Thursday, March 17, 2011

News Literacy: Building on Success Conference

Thursday, March 17, 2011

We’re at Stony Brook University’s News Literacy: Building on Success conference today, where more than 200 teachers, educators and news media practitioners are gathered to discuss news literacy education and evaluation. (By the way, follow the conversation live at #cnl and sessions are being recorded and will be available soon at )

We’ve heard from a slate of distinguished speakers, including Jeff Jarvis, Dan Gillmor, Tom Rosenstiel and Melinda Wittstock,as well as practitioners on the front, including News Literacy Project’s Alan Miller and Professor Stephanie Craft at the University of Missouri. 

Tomorrow, we’ll be creating an action plan for building on news literacy success. Here’s what we’ll be brainstorming (and feel free to share your ideas on any of these questions): 
1.       If you’re not teaching news literacy and would like to, what’s the biggest obstacle you face in getting a course adopted? 
2.       If you’re currently teaching new literacy and would like to expand it in your institution, what obstacles do you face? 
3.       If you work at a college or university, are there ways you do (or can) work with high schools to expect news literacy offerings? 
4.       Are there ways your institution does (or can) partner with local news media outlets or non-profits to expand your efforts? 
5.       What is the most important thing the Center for News Literacy can do to advance your goals? 
6.       If Stony Brook obtains funding to build a web-based national News Literacy clearinghouse and portal, what are the most important elements and functions you would like to see included on the site (think big)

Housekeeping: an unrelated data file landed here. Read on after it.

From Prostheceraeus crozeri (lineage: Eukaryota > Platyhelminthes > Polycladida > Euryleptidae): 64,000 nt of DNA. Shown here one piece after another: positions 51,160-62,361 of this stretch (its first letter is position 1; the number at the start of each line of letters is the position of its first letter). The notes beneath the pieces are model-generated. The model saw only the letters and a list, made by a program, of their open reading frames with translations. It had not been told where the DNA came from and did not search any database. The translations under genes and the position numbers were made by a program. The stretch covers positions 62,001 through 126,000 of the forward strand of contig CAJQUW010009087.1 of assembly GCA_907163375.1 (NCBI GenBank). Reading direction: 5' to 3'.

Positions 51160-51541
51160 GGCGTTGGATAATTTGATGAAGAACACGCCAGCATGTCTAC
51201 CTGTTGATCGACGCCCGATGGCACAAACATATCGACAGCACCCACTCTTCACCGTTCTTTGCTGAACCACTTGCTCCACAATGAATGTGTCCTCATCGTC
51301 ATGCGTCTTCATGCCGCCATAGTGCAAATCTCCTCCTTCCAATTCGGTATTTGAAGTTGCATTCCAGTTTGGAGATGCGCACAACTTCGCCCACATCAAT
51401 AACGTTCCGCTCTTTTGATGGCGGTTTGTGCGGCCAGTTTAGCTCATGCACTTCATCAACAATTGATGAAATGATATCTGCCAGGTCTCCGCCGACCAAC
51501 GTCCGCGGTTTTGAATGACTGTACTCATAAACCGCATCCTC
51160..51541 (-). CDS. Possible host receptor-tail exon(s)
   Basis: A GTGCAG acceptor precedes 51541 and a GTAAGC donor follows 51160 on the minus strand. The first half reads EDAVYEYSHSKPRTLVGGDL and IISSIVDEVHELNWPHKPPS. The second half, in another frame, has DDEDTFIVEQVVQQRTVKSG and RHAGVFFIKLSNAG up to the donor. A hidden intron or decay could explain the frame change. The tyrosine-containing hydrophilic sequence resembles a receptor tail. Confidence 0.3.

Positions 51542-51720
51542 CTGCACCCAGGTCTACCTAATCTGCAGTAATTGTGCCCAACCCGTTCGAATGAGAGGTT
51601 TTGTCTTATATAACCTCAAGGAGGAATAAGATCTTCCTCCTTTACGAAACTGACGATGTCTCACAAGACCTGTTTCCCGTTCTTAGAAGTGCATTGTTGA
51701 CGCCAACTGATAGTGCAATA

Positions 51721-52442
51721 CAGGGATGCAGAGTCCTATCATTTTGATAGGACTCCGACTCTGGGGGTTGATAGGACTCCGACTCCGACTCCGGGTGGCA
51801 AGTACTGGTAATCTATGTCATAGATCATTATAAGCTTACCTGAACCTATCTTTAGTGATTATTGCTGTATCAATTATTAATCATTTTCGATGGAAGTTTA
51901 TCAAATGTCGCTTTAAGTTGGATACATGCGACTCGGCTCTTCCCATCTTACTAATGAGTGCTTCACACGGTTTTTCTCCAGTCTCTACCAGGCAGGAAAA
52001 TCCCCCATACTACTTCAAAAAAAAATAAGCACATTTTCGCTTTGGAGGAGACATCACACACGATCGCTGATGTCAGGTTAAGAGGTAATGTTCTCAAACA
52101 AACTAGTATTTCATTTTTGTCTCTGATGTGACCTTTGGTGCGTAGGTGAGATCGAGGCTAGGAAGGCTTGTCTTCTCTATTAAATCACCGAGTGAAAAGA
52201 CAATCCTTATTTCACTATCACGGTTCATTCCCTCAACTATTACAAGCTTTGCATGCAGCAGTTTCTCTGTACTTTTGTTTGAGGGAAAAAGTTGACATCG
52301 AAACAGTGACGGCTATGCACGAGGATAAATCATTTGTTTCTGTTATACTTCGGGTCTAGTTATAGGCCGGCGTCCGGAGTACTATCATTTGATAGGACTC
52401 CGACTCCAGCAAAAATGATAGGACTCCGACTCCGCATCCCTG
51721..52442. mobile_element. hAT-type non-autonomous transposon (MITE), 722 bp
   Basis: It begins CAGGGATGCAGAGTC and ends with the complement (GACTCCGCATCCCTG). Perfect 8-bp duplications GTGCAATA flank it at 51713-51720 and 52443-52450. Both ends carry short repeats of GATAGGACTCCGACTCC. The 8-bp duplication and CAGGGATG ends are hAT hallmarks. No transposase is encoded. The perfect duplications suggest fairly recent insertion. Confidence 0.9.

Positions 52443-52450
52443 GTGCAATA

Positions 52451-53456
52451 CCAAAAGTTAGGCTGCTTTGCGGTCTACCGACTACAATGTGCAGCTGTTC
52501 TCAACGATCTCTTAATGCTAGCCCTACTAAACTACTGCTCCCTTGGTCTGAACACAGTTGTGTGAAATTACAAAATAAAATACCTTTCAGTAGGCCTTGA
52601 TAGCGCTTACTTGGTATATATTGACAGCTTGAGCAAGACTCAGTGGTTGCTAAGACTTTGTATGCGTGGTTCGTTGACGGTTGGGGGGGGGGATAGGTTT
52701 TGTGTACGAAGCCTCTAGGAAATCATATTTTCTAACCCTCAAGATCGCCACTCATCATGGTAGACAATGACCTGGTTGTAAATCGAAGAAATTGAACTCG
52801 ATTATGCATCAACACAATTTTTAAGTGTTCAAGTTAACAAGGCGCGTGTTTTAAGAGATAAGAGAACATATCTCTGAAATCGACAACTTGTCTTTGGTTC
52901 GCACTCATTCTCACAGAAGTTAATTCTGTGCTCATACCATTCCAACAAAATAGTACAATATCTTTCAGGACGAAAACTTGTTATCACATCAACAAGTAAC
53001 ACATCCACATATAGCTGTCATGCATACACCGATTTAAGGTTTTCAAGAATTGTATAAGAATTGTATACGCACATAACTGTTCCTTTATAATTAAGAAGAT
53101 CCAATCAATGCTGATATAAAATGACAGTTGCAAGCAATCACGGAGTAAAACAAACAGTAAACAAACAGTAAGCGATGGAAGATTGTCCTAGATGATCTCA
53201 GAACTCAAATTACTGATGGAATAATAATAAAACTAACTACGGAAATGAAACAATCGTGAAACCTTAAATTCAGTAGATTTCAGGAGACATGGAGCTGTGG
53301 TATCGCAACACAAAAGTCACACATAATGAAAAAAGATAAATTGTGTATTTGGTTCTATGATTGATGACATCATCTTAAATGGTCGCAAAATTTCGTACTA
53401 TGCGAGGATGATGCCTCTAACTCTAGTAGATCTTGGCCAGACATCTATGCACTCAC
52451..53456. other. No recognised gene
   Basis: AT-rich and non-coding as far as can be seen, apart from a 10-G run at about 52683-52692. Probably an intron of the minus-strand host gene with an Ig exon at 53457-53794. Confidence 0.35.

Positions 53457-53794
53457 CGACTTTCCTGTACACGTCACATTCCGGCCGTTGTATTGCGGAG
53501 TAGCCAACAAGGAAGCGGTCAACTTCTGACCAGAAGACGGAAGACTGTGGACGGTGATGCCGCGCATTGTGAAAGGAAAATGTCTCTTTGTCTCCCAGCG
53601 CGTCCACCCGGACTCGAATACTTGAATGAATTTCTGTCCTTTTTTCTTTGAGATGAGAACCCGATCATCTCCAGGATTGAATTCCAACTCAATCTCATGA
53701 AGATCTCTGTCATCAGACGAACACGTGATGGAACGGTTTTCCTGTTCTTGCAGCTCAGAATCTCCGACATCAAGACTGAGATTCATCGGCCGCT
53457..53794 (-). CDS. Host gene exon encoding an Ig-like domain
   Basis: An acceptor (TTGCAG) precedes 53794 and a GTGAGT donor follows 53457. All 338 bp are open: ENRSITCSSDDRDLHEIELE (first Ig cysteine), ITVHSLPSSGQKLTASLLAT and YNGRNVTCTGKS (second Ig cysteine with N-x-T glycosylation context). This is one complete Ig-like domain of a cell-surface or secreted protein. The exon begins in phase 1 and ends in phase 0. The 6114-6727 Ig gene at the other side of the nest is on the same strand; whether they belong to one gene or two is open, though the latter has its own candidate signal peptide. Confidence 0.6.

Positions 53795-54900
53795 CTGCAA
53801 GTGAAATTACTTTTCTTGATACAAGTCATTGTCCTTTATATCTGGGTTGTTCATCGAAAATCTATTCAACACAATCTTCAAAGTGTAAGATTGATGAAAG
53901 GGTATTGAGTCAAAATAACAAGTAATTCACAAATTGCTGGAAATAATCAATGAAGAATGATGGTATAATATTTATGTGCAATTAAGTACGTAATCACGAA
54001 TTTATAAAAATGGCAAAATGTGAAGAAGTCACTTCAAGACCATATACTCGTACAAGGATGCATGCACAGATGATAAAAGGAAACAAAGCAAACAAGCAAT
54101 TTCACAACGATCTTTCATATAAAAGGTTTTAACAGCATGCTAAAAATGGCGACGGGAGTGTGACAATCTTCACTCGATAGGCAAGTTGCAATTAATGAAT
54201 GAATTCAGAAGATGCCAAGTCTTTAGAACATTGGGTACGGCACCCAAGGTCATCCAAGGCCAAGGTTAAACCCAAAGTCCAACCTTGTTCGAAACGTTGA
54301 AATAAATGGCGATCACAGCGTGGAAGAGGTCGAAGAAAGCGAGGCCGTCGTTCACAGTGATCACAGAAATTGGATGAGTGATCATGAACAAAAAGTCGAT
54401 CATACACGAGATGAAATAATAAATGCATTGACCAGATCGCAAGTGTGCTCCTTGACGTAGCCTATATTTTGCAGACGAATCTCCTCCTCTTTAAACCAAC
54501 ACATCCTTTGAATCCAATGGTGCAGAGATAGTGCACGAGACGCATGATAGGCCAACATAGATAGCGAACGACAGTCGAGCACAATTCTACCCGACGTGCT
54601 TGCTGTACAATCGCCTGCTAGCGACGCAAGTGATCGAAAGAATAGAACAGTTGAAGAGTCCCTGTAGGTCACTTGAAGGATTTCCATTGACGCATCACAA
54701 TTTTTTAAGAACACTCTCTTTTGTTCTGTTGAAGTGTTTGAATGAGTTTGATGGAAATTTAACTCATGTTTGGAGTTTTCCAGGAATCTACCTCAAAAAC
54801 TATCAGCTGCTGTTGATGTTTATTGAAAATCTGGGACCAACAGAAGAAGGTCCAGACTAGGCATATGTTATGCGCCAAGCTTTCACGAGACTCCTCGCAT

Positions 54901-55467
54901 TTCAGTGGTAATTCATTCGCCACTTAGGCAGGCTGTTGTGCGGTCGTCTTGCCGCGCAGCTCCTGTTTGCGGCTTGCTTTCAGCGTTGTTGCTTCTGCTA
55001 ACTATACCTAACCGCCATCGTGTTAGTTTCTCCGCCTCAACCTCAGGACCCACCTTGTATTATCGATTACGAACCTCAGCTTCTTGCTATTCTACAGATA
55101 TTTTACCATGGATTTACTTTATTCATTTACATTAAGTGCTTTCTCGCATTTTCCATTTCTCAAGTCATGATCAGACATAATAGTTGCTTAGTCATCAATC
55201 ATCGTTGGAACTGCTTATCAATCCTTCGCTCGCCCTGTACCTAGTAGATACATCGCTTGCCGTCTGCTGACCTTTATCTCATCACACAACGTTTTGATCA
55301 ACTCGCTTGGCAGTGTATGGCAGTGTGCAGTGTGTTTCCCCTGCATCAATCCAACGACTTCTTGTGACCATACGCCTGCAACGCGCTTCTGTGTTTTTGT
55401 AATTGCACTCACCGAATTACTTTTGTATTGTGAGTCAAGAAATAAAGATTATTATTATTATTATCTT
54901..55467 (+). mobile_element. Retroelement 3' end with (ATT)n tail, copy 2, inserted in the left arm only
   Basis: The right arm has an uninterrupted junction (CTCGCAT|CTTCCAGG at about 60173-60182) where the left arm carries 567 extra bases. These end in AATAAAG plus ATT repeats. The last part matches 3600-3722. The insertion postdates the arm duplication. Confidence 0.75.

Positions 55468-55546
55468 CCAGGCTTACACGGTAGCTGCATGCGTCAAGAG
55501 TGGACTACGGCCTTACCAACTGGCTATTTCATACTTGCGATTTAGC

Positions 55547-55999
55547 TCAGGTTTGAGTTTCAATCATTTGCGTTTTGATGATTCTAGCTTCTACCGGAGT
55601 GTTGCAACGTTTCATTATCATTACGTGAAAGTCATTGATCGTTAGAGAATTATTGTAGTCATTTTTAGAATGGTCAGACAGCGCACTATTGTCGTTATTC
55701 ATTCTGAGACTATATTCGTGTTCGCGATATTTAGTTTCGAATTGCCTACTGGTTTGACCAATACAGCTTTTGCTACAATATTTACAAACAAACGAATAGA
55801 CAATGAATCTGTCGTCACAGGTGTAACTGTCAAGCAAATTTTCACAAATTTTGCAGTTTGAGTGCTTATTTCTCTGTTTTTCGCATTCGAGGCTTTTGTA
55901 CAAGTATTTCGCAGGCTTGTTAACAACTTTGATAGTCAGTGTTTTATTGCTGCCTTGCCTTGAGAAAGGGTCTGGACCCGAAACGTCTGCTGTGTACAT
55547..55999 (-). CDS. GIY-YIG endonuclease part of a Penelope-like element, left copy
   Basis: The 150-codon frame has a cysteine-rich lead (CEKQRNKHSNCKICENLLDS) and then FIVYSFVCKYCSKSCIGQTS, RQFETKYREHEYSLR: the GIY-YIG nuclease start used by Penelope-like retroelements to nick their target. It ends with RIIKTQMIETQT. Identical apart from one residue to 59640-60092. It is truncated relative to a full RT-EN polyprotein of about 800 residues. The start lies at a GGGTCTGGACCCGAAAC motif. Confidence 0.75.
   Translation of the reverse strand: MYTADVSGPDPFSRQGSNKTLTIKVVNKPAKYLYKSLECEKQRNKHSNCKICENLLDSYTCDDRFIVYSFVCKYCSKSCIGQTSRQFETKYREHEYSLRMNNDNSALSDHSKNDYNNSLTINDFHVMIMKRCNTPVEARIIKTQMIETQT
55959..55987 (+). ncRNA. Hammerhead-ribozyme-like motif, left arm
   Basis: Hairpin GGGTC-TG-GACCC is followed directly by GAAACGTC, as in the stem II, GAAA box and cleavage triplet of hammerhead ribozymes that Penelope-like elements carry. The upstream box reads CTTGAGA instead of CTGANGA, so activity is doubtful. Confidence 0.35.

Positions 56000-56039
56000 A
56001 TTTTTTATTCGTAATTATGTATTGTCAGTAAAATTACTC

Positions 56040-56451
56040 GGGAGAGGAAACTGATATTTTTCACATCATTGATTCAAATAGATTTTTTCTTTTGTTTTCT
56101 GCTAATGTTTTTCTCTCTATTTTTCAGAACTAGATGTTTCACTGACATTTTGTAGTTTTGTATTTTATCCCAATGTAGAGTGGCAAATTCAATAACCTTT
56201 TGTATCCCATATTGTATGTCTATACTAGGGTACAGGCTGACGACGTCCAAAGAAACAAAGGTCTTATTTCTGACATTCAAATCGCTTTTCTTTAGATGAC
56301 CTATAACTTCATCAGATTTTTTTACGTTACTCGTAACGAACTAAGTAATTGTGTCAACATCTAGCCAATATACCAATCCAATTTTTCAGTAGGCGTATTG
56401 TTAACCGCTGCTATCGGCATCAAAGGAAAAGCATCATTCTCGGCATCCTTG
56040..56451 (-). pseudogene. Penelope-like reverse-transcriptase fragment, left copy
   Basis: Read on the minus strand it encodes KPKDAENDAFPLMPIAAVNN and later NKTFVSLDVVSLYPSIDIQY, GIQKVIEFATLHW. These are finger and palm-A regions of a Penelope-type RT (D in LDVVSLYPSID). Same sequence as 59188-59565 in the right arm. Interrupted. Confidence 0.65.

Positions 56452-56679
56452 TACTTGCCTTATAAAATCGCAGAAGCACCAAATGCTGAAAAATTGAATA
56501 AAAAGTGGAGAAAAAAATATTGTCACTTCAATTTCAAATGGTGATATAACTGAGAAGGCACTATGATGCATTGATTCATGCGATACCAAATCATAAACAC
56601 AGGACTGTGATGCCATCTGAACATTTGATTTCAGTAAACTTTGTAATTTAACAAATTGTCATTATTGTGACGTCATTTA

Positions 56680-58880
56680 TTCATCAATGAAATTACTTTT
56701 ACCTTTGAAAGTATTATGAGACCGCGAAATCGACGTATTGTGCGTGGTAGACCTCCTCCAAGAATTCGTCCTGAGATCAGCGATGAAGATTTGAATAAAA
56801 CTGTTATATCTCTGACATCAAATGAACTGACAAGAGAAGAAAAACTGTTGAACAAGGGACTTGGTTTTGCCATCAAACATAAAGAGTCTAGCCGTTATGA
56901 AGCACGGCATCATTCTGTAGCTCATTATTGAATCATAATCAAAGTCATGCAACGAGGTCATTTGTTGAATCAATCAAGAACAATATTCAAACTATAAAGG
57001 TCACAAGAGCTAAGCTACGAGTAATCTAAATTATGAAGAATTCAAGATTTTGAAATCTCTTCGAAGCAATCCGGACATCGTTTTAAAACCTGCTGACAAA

7.       Would you like to be part of any beta testing? (If so, email
8.       Should we move to a standardized measurement instrument for news literacy? Why? 
9.       Are there experts at your institution who could help us work on assessment or curriculum development? 
10.   Have you identified any local or state funding sources in your area that might support a News literacy initiative? Elaborate if possible. Can we help you persuade those funders to support your project? 
11.   If you had $100,000 in funding, what would you do with it? 
12.   If a funder offered $3,000 “sudden opportunity” grants to News Literacy teachers that were easy to apply for (one-page letter for instance), what could you do that is now out of reach? How about $1,500? 
13.   What other ideas about expanding News Literacy came to you this week?

1 Responses to “News Literacy: Building on Success Conference”

petewilliam said...
2:33 AM, March 18, 2011

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